Capitol Pill is a feature which tracks contraception access in D.C. pharmacies.

Rite Aid, 1306 U St. NW (and various). (202) 328-8761.

With over 4,900 drugstores in 31 states and the District of Columbia, Rite Aid’s chain of pharmacies stands to dispense a lot of birth control. It’s also prepared for contraception hang-ups. Rite Aid spokesperson Cheryl Slavinsky says that the chain has policies in place to comply with all state and federal regulations for dispensing medication—-and deal with those employees who hold moral or religious beliefs against providing contraception.

“Rite Aid pharmacists or any associates are prohibited from imposing their moral or religious beliefs on the customer, and it is his/her responsibility to fulfill their professional duty to the customer,” Slavinsky says. But if an associate chooses not to personally fill a birth control prescription——or any other medication, for that matter—-they have options.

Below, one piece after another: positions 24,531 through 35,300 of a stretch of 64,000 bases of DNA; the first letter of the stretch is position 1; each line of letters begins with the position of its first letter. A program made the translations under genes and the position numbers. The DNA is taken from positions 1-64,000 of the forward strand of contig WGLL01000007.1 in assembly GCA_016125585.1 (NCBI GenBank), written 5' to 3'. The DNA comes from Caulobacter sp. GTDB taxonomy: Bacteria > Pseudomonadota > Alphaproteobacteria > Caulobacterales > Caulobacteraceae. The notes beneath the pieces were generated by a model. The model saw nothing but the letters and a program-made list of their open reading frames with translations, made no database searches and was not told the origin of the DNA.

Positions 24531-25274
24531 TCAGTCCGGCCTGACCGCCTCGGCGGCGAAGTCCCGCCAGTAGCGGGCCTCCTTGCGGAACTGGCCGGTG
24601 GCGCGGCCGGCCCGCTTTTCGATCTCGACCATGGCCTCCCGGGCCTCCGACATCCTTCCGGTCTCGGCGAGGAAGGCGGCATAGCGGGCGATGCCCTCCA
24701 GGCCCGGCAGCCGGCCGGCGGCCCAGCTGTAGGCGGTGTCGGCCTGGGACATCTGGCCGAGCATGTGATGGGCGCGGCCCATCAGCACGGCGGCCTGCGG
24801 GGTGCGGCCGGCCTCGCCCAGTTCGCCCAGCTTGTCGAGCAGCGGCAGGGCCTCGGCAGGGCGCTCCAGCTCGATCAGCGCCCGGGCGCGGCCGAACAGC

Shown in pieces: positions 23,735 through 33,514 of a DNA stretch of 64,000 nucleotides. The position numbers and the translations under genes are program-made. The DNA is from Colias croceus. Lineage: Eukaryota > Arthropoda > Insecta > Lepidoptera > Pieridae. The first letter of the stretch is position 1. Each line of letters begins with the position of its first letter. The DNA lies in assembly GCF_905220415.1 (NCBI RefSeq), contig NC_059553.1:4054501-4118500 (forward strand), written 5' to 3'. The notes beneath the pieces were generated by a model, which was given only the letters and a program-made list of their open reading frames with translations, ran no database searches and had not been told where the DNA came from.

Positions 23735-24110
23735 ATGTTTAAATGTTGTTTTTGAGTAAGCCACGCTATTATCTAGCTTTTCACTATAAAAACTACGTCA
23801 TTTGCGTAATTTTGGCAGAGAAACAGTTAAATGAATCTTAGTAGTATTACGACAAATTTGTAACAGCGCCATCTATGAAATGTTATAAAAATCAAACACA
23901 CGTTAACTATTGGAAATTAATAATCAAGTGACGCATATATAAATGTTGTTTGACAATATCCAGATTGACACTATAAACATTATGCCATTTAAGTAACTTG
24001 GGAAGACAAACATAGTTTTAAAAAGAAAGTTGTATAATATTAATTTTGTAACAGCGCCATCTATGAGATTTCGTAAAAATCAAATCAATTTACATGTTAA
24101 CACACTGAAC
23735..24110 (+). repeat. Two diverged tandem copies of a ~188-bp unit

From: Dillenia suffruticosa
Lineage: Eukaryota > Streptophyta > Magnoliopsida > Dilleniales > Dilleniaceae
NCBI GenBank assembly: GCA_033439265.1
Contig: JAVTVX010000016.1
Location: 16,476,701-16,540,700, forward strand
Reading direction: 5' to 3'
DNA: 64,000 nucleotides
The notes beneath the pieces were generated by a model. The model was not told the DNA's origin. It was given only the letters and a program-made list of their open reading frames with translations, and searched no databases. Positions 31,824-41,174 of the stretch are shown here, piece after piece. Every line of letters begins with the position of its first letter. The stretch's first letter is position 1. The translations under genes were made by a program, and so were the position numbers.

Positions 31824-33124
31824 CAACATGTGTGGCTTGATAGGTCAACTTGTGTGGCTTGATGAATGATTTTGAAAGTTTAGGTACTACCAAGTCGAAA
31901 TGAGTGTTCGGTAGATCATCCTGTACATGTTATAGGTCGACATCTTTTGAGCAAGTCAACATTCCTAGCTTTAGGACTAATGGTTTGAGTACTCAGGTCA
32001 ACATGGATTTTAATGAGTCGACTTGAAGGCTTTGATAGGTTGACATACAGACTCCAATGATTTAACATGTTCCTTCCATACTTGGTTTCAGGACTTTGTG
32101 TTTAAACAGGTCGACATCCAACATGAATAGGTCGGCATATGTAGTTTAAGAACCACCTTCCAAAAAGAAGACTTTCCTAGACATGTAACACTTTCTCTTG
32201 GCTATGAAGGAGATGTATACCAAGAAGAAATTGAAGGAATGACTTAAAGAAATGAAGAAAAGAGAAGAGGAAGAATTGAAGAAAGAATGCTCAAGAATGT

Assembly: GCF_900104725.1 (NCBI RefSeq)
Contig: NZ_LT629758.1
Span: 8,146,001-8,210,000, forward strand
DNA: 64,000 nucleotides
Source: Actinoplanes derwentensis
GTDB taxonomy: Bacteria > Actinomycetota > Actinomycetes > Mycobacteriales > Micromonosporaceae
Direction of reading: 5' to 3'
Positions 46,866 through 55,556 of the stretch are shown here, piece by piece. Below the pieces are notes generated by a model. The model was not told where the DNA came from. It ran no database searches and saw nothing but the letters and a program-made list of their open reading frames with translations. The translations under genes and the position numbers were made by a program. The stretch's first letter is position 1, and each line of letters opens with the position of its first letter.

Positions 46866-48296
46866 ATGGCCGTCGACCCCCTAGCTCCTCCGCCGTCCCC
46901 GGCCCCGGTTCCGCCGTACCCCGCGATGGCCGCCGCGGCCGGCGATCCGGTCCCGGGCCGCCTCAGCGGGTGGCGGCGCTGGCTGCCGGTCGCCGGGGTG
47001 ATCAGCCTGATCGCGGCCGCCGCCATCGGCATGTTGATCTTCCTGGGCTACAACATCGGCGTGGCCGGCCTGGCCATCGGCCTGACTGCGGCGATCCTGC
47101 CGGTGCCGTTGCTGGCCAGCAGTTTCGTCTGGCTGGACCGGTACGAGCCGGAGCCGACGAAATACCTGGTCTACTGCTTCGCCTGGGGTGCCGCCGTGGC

If a Rite Aid associate doesn’t want to provide an over-the-counter item to a customer—-like Emergency Contraception or condoms—-they’re required to find another associate who is willing to sell the item. But since some Rite Aids only employ one pharmacist, honoring an employee’s objection to filling doctor-prescribed medication is a little trickier. In that case, the pharmacist is required to contact the closest Rite Aid to dispense the medication. In either case, the associate must offer to order the item or pick it up at another Rite Aid location and deliver it back to the customer’s preferred Rite Aid location. In the case that no other local Rite Aid pharmacist will dispense it—-a last-resort scenario that Slavinsky calls “unlikely”—-the employee is required to find the nearest competitor that will fill the customer’s need, and to follow through until that need is met.

The prescription policy is not unlike that of similar sprawling drugstore chains. But over the counter, Rite Aid’s contraception access differs from Washington’s other major chain, CVS, in one subtle way. CVS places its condoms (and other sexual helpers) behind a case and in front of its pharmacy counter. Rite Aid’s selection is more discrete—-tucked into an aisle and outside the range of a pharmacist’s stare. Customers still must alert an employee to remove the packs of condoms from the shelf—-they’re secured there with small, plastic locks—-but at least one may peruse his options privately before informing a staffer that he intends to become ribbed for her pleasure.

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